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ST. LOUIS – When it comes to spring flooding, several big factors are taken into consideration.

  • Streamflow: the volume of water moving through a channel
  • Snow-water equivalent: amount of liquid water contained within snowpack
  • Soil moisture: how much water is being stored in soil as opposed to rivers and lakes

Looking at all these factors and the forecasted rainfall, the National Weather Service issued the first Spring Outlook for 2022 on February 10. And the data points to one thing.

“We’re just not primed for a big flood event this spring,” said Mark Fuchs, a senior hydrologist with the National Weather Service.

The Missouri River basin has experienced widespread, persistent drought. Pair that with the fact that there is almost no snow on the ground in Kansas, Nebraska, most of South Dakota, eastern Colorado, and Wyoming.

“Usually there is something. But the fact that there is no snow and the fact that area has been in drought since last summer,” Fuchs said. “We’re looking at a very low likelihood of flooding on the Missouri throughout the spring.”

The probabilities for minor flooding are below 50% at all gauges along the Missouri River. The drought and lack of snow to melt and drain into the basin also mean a bit of a shock when driving over Missouri River bridges.

“We see that. You drive across 364 or Interstate 64 or even 370 and I-70, you see…from those bridges you see a lot that you didn’t use to see before,” Fuchs said. “A lot of sandbars. Oh wow, that’s a low river.”

Similarly, moderate drought across Minnesota and Wisconsin paired with low snow water equivalents in the snowpack mean that spring flood probabilities are near or below normal along the Mississippi River. However, there is a better influx of water from tributaries, so probabilities are higher than along the Missouri.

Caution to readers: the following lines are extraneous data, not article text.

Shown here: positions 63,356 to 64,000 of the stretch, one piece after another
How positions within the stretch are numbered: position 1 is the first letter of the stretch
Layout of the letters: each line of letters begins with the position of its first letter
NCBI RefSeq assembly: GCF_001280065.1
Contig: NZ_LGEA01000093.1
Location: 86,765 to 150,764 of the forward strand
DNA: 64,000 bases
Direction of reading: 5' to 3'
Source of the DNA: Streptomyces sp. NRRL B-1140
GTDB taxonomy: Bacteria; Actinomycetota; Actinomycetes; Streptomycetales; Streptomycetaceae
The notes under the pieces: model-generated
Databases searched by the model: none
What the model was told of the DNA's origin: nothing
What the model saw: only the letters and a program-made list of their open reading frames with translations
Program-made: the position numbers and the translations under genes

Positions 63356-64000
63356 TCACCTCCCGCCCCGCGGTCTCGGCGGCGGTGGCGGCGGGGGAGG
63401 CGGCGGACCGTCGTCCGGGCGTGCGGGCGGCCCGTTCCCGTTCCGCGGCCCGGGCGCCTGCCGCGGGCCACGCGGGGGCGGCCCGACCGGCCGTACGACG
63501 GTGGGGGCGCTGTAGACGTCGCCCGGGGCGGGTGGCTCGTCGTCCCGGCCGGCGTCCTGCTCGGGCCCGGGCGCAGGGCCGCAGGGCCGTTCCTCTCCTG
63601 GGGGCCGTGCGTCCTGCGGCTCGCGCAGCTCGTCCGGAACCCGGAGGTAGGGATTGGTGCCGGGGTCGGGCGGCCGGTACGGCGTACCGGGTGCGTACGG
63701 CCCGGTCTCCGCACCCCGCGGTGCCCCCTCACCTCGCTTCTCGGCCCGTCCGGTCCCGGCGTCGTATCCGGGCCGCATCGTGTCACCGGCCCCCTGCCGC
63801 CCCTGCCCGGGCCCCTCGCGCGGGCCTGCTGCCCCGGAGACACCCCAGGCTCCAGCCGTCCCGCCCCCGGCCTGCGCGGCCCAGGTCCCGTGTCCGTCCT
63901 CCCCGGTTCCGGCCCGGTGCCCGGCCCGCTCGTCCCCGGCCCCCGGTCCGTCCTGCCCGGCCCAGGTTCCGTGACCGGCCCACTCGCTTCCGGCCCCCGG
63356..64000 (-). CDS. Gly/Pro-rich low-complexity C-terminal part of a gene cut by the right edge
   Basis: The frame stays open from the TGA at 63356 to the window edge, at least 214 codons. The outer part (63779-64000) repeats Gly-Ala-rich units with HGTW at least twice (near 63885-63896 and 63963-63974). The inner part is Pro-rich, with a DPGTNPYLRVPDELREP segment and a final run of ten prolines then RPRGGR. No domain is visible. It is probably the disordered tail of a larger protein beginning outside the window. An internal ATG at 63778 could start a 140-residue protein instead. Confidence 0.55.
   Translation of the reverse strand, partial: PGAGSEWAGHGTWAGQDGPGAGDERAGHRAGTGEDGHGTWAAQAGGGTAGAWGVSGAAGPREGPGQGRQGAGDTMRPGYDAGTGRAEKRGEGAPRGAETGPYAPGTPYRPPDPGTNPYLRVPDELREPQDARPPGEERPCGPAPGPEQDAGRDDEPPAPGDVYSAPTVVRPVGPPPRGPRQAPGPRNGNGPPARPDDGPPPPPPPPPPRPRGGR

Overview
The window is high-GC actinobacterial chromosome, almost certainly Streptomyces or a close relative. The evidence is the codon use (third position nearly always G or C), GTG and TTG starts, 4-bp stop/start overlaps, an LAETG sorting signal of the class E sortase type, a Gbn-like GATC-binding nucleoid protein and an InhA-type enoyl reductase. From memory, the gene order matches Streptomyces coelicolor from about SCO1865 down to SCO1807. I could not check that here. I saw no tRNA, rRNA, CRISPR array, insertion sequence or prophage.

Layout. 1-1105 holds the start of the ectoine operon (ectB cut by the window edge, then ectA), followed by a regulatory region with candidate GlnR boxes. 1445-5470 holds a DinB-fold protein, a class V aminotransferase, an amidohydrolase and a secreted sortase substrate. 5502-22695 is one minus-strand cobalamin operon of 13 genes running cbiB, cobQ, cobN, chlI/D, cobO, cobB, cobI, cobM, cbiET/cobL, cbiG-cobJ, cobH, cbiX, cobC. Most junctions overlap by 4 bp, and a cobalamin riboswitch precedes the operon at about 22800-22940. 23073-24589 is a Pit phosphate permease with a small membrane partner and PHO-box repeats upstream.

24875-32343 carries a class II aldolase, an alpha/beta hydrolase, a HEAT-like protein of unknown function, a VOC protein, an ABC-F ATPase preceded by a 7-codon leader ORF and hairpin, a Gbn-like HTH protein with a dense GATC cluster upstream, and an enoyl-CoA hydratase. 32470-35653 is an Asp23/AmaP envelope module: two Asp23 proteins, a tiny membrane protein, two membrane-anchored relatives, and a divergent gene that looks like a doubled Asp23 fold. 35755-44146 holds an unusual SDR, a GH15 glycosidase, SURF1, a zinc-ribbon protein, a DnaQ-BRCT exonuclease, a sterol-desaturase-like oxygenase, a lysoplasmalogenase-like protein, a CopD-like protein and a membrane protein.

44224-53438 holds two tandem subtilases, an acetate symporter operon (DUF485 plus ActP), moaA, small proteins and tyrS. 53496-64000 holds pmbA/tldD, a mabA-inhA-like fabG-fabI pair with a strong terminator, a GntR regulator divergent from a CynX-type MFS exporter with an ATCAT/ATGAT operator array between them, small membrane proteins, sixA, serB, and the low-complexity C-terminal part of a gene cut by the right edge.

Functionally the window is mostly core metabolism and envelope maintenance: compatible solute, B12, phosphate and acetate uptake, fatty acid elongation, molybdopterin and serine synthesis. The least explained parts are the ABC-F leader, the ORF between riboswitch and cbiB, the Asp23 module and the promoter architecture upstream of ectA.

“But downstream from Hannibal to about Alton, Mel Price Lock and Dam, flooding is likely. And the risk for flooding there is pretty close to normal in those areas,” Fuchs said.

Recent rain and snowmelt in the immediate St. Louis region have brought soil moisture up and led to a small rise in local rivers.

“For local streams, the Cuivre, the Meramec, Kaskaskia, even the Illinois, all of them are a little higher than they used to be,” Fuchs said. “So, there is the potential…a little bit enhanced potential for Spring flooding on all the local tributaries.”

The outlook is issued based on current data and forecasts. A big rain or snow event in the coming weeks could change things, but it would take a lot.

“It’s going to take more than that one event or even several events to bring it up to bank-full. So, for the big rivers, we have some work to do to get a significant flood. And there’s a good chance we won’t see it this year,” Fuchs said.